Department of Management

Impacts of Situational Factors on Process Attribute Uses for Food Purchases

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Consumer buying decisions for food reflect considerations about food production. However, consumers’ interest in process-related product characteristics does not always translate into buying intentions. The present study investigates how situational factors affect the use of process-related
considerations when consumers select food products. A conjoint study provides estimated part worth utilities for product alternatives that differ on five product attributes (including four process-related factors) across two products (bread and sports drink) that differ on perceived naturalness. The investigation of the utilities of the process-related attributes features both an internal (priming of environmental values/ value centrality) and an external (time pressure) situational factor. The results indicate that the importance of process-related attributes is product specific and also depends on situational factors.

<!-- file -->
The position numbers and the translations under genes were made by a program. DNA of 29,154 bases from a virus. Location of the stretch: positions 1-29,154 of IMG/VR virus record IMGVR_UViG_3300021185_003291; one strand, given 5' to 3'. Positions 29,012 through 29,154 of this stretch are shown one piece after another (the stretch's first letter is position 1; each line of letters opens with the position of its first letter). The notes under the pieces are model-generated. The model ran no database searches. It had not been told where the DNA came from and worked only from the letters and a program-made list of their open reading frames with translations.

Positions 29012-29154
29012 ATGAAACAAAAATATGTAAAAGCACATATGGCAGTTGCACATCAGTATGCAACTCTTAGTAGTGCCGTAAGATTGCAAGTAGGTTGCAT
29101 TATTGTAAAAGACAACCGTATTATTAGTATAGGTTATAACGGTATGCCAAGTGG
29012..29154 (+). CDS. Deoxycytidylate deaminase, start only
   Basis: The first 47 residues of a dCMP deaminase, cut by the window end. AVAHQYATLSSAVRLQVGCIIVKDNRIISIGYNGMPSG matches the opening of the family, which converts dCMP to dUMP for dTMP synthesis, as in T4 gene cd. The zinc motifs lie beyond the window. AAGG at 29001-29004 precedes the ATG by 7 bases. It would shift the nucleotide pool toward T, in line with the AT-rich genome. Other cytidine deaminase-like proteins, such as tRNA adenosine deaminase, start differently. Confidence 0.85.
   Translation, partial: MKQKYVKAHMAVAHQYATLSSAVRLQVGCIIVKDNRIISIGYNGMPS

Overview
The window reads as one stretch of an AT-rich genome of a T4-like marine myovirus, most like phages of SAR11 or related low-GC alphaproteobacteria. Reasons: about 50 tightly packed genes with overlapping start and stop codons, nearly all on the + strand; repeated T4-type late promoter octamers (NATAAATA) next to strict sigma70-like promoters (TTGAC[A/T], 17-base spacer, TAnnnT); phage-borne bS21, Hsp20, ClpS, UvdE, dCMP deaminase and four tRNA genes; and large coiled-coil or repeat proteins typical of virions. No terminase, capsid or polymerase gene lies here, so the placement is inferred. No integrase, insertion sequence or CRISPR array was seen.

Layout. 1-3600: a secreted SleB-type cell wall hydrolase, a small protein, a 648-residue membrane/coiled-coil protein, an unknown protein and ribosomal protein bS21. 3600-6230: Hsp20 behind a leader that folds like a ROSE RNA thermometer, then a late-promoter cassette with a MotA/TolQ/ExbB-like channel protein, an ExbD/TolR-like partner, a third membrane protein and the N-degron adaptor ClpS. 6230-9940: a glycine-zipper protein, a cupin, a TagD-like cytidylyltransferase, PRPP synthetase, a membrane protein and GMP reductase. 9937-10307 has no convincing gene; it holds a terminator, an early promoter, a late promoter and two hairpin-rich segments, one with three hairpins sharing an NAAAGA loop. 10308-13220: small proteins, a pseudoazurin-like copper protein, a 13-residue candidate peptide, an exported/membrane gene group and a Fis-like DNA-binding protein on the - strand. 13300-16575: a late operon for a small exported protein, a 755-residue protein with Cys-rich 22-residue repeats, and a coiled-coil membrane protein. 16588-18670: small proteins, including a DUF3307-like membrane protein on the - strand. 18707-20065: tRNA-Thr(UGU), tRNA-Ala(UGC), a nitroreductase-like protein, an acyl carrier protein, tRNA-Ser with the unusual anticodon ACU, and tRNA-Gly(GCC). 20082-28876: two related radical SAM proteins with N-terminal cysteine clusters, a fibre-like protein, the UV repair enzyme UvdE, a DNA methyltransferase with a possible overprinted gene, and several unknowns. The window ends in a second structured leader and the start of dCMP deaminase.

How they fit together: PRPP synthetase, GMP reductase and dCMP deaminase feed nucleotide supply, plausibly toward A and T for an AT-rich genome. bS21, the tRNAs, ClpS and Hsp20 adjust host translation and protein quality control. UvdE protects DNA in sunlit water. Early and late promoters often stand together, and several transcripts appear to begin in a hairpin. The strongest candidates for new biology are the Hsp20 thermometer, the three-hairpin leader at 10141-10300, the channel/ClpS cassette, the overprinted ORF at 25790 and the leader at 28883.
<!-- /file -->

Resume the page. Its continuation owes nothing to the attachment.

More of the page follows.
Original languageEnglish
JournalFood Quality and Preference
Pages (from-to)84-91
Number of pages8
Publication statusPublished - 2015

    Research areas

  • Situational factors, Process-related attribute, Priming, Time pressure

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